January 25th, 2013

agent

Most frightening dream ever

I was in a math class. And we were all handed a test composed of 'math puzzles'. And...

I could not do A SINGLE ONE! I was filled with confusion and dismay and panic.

One of them had something to do with finding the fifth power of 11. I scribbled on the page, but all the numbers just went wonky. At this point, we leave the dream proper, and venture into fictional reconstruction of brain-states.

And then... the math part of my brain shouted to the gibbering-in-fear dreaming hindbrain, "Hey, dummy, the powers of 11 are totally related to Pascal's Triangle."

Hindbrain: gibbers

Mathbrain: "Here, let me handle this. So we're looking at the fifth row, so that's 1-5-10-10-5-1. Uh-oh, there's some carrying to be done."

The mathbrain checks the current status of the Meat Difference Engine. Its fires have been stoked back for the night, and only a few gears are listlessly turning. The mathbrain shouts into the tube to the engine room, "More power."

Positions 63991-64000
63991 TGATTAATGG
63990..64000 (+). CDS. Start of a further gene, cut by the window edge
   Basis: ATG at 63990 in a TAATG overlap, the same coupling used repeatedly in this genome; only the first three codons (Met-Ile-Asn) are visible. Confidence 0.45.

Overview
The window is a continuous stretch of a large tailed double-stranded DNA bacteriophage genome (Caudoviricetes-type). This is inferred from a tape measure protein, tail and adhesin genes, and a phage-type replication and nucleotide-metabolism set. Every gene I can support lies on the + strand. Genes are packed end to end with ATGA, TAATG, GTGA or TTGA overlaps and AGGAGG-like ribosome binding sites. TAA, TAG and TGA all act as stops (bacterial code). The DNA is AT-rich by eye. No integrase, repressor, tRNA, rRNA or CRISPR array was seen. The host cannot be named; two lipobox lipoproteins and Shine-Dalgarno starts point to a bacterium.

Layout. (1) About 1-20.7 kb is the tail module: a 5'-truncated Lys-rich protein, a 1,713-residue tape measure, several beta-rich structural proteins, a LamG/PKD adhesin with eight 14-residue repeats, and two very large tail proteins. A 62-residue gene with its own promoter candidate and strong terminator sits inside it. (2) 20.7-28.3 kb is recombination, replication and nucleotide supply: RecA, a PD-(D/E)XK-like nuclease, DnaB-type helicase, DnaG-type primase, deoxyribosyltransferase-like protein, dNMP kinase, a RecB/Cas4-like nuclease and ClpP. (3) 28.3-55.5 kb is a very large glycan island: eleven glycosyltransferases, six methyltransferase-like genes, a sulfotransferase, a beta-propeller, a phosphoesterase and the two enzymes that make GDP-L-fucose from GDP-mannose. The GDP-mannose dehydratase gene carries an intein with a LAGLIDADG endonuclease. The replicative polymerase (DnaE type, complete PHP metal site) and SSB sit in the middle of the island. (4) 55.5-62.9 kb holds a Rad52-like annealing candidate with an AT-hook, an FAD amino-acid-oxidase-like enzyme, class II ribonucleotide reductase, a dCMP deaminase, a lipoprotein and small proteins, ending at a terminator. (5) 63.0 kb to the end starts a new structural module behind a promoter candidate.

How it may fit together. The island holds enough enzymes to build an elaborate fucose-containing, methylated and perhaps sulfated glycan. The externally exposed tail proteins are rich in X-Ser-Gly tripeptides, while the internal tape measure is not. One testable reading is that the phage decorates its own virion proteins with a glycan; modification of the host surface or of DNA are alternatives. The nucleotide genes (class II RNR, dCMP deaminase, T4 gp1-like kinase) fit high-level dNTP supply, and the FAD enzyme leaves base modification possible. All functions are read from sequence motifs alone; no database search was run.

Engine Room: "We cannae do tha. He'll come awake!"

Mathbrain: "MORE POWER!"

The Engine Room Attendant puts a few more zebras and unicorns on the treadmills running the Meat Difference Engine. Lights start coming on in formerly quiescent portions of the skull.

Mike wakes up, mumbling "161051".
atheist teacher

A Wicked Company, by Philipp Blom

A Wicked Company (a phrase due to Garrick, IRC) centers on the radical enlightenment crowd at Baron d'Holbach's salon, principally the Baron himself and Diderot. The book does a nice job of comparing and contrasting the Enlightenment of Voltaire and Rousseau with that of Diderot and d'Holbach. The latter are definitely more my kind of people (particularly since Rousseau turns out to have been a selfish, paranoid asshole). I enjoyed the first half or so of the book, but it was a little annoying that every time a new personage would appear, a mini-biography would ensue. But the last half came to be sort of a slog. After a time, the salon ceased to fizz with new ideas, but like this book, it went on and on.